In a preferred embodiment according to the present invention, there is provided a method of operating a combustor for a gas turbine wherein the combustor has a plurality of fuel nozzles, comprising the step of variably controlling the flow of fuel through the nozzles to a combustion zone downstream of the nozzles to provide an asymmetric flow of fuel across the combustor.
In a further preferred embodiment according to the present invention, there is provided a method of operating a combustor for a gas turbine wherein the combustor has a plurality of fuel nozzles in an annular array about the combustor comprising the step of providing an asymmetric flow of fuel across the combustor to a combustion zone downstream of the nozzles.
In a still further preferred embodiment according to the present invention, there is provided a method of operating a combustor for a gas turbine wherein the combustor has a plurality of nozzles comprising the steps of flowing fuel through at least certain of the plurality of nozzles operating in a diffusion mode to a single combustion zone downstream of the nozzles and during transition from a diffusion mode of operation to a premixed mode of operation, flowing fuel to the combustion zone through at least one of the plurality of nozzles operating in a premixed mode while maintaining the certain nozzles operating in the diffusion mode.
Accordingly, it is a primary object of the present invention to provide in combustors for turbines a method of staging fuel to the fuel nozzles of the combustor for quiet and stable fuel transfer from the diffusion mode of operation to the premixed mode of operation and also to enable stable and quiet operation of the combustor operating in the premixed mode of operation over a wider load range of the turbine.
FIG. 1 is a cross-sectional view through one of the combustors of a turbine in accordance with an exemplary embodiment of the present invention;
FIG. 2 is a sectional view of a fuel injection nozzle thereof;
FIG. 3 is an enlarged end detail of the forward end of the nozzle;
FIG. 4 is a front end view of a nozzle;
FIG. 5 is a front end view of the combustion liner cap assembly; and
FIG. 6 is a schematic illustration of the arrangement of the nozzles with the premix and diffusion fuel supply manifolds.
With reference to FIG. 1, the gas turbine 10 includes a compressor 12 (partially shown), a plurality of combustors 14 (one shown), and a turbine represented here by a single blade 16. Although not specifically shown, the turbine is drivingly connected to the compressor 12 along a common axis. The compressor 12 pressurizes inlet air which is then reverse flowed to the combustor 14 where it is used to cool the combustor and to provide air to the combustion process.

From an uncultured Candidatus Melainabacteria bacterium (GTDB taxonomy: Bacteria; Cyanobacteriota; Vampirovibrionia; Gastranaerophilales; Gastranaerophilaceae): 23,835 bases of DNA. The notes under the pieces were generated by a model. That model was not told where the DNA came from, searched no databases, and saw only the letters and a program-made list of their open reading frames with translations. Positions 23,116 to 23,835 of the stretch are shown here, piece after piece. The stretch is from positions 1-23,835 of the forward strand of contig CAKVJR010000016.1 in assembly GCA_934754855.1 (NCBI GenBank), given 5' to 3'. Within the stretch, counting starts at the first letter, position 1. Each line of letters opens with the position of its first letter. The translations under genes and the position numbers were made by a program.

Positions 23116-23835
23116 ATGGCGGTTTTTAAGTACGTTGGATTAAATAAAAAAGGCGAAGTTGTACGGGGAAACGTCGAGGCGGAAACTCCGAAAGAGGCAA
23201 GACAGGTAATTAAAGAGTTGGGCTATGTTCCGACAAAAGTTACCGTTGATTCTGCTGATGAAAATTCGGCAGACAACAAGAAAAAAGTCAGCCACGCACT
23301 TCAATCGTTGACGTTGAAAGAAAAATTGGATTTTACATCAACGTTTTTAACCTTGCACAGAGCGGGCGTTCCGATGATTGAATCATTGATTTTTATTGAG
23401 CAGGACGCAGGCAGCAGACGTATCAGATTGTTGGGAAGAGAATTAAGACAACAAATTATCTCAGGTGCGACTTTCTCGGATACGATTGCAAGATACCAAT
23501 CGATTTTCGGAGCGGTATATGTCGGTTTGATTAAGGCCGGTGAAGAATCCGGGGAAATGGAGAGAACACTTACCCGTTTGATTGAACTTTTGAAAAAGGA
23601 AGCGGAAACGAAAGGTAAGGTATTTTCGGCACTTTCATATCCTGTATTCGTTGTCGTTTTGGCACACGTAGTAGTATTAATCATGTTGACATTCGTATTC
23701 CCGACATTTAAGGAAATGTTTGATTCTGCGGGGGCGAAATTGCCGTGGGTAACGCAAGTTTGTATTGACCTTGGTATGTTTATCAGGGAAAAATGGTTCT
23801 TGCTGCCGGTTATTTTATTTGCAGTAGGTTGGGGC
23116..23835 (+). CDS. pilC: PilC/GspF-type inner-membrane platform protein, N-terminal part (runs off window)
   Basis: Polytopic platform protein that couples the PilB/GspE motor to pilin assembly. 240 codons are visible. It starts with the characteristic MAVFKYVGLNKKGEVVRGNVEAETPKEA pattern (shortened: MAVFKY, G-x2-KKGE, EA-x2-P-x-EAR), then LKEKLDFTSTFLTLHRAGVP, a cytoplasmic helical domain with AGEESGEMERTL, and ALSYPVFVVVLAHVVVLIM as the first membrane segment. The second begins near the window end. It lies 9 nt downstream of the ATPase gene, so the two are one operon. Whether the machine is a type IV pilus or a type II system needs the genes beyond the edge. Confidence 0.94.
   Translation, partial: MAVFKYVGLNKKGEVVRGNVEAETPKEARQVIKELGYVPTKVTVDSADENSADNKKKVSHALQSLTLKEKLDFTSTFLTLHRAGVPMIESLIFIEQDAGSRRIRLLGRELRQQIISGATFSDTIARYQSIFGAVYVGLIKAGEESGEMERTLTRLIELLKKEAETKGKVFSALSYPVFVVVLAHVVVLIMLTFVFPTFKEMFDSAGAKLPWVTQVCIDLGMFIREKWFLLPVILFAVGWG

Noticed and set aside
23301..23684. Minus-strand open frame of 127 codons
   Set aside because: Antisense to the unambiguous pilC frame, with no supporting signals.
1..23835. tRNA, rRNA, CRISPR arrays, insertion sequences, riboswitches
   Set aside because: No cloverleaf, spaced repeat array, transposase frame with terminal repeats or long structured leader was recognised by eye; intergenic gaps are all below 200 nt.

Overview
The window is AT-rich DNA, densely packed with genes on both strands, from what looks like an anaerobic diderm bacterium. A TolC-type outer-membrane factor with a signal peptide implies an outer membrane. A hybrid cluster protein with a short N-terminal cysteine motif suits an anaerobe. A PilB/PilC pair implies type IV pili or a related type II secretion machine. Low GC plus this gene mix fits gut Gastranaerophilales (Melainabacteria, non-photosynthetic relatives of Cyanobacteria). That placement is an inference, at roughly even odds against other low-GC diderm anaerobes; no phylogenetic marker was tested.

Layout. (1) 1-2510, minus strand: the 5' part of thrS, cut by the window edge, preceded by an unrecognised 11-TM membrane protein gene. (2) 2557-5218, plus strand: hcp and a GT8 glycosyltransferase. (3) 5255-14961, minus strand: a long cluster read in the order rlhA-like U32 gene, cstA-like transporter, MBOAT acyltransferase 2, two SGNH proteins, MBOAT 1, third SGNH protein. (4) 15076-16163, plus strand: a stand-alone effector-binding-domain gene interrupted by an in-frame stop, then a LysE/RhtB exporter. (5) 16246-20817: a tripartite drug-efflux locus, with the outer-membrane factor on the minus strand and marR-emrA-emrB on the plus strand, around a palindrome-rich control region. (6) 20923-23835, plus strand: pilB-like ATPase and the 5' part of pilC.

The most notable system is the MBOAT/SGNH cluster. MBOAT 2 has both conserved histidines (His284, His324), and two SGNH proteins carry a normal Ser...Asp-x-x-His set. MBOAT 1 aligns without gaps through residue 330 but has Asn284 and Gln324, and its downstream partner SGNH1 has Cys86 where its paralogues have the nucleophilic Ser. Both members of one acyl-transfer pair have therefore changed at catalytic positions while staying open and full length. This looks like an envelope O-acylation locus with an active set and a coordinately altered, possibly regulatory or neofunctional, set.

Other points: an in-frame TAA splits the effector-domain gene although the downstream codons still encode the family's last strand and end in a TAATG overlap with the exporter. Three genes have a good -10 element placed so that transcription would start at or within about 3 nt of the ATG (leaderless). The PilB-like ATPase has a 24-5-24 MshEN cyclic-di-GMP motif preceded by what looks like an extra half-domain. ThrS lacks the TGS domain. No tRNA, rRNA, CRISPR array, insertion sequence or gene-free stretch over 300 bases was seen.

As noted above, the gas turbine includes a plurality of combustors 14 located about the periphery of the gas turbine. A double-walled transition duct 18 connects the outlet end of each combustor with the inlet end of the turbine to deliver the hot products of combustion to the turbine. Ignition is achieved in the various combustors 14 by means of spark plug 20 in conjunction with cross fire tubes 22 (one shown) in the usual manner.
Each combustor 14 includes a substantially cylindrical combustion casing 24 which is secured at an open forward end to the turbine casing 26 by means of bolts 28. The rearward end of the combustion casing is closed by an end cover assembly 30 which includes conventional supply tubes, manifolds and associated valves, etc., for feeding gas, liquid fuel and air (and water if desired) to the combustor as described in greater detail below. The end cover assembly 30 receives a plurality (for example, five) of fuel nozzle assemblies 32 (only one shown for purposes of convenience and clarity) arranged in a symmetric circular array about a longitudinal axis of the combustor (see FIG. 5).
Within the combustor casing 24, there is mounted, in substantially concentric relation thereto, a substantially cylindrical flow sleeve 34 which connects at its forward end to the outer wall 36 of the double-walled transition duct 18. The flow sleeve 34 is connected at its rearward end by means of a radial flange 35 to the combustor casing 24 at a butt joint 37 where fore and aft sections of the combustor casing 24 are joined.
Within the flow sleeve 34, there is a concentrically arranged combustion liner 38 which is connected at its forward end with the is inner wall 40 of the transition duct 18. The rearward end of the combustion liner 38 is supported by a combustion liner cap assembly 42 which is, in turn, supported within the combustor casing by a plurality of struts 39 and associated mounting flange assembly 41 (best seen in FIG. 5). It will be appreciated that the outer wall 36 of the transition duct 18, as well as that portion of flow sleeve 34 extending forward of the location where the combustion casing 24 is bolted to the turbine casing (by bolts 28) are formed with an array of apertures 44 over their respective peripheral surfaces to permit air to reverse flow from the compressor 12 through the apertures 44 into the annular space between the flow sleeve 34 and the liner 38 toward the upstream or rearward end of the combustor (as indicated by the flow arrows shown in FIG. 1).